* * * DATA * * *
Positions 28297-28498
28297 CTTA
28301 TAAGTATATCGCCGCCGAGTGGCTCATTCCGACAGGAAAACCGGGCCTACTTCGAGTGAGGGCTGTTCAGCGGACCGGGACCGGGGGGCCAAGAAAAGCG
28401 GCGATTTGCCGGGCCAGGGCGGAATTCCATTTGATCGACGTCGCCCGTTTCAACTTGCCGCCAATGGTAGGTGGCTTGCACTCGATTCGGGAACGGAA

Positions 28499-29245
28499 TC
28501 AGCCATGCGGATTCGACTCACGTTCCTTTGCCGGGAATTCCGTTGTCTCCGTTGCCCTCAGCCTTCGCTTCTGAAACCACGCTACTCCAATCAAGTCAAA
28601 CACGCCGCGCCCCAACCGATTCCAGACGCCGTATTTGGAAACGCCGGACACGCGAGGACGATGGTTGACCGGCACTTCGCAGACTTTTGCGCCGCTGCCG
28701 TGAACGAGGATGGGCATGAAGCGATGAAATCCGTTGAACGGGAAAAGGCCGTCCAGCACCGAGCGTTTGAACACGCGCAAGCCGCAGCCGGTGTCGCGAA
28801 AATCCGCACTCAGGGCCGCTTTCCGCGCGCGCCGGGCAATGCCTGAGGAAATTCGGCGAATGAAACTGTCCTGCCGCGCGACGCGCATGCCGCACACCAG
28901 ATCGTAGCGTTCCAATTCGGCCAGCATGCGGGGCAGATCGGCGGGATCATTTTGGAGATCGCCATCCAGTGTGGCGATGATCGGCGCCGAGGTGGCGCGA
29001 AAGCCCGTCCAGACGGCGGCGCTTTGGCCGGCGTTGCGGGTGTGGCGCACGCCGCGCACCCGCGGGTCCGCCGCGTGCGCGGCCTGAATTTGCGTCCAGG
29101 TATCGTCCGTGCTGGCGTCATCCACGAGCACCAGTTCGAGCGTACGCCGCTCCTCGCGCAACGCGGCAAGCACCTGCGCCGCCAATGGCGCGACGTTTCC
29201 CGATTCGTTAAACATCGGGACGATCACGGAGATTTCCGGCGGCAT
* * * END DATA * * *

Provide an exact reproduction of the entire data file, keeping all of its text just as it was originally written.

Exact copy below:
Positions 28297-28498
28297 CTTA
28301 TAAGTATATCGCCGCCGAGTGGCTCATTCCGACAGGAAAACCGGGCCTACTTCGAGTGAGGGCTGTTCAGCGGACCGGGACCGGGGGGCCAAGAAAAGCG
28401 GCGATTTGCCGGGCCAGGGCGGAATTCCATTTGATCGACGTCGCCCGTTTCAACTTGCCGCCAATGGTAGGTGGCTTGCACTCGATTCGGGAACGGAA

Positions 28499-29245
28499 TC
28501 AGCCATGCGGATTCGACTCACGTTCCTTTGCCGGGAATTCCGTTGTCTCCGTTGCCCTCAGCCTTCGCTTCTGAAACCACGCTACTCCAATCAAGTCAAA
28601 CACGCCGCGCCCCAACCGATTCCAGACGCCGTATTTGGAAACGCCGGACACGCGAGGACGATGGTTGACCGGCACTTCGCAGACTTTTGCGCCGCTGCCG
28701 TGAACGAGGATGGGCATGAAGCGATGAAATCCGTTGAACGGGAAAAGGCCGTCCAGCACCGAGCGTTTGAACACGCGCAAGCCGCAGCCGGTGTCGCGAA
28801 AATCCGCACTCAGGGCCGCTTTCCGCGCGCGCCGGGCAATGCCTGAGGAAATTCGGCGAATGAAACTGTCCTGCCGCGCGACGCGCATGCCGCACACCAG
28901 ATCGTAGCGTTCCAATTCGGCCAGCATGCGGGGCAGATCGGCGGGATCATTTTGGAGATCGCCATCCAGTGTGGCGATGATCGGCGCCGAGGTGGCGCGA
29001 AAGCCCGTCCAGACGGCGGCGCTTTGGCCGGCGTTGCGGGTGTGGCGCACGCCGCGCACCCGCGGGTCCGCCGCGTGCGCGGCCTGAATTTGCGTCCAGG
29101 TATCGTCCGTGCTGGCGTCATCCACGAGCACCAGTTCGAGCGTACGCCGCTCCTCGCGCAACGCGGCAAGCACCTGCGCCGCCAATGGCGCGACGTTTCC
29201 CGATTCGTTAAACATCGGGACGATCACGGAGATTTCCGGCGGCAT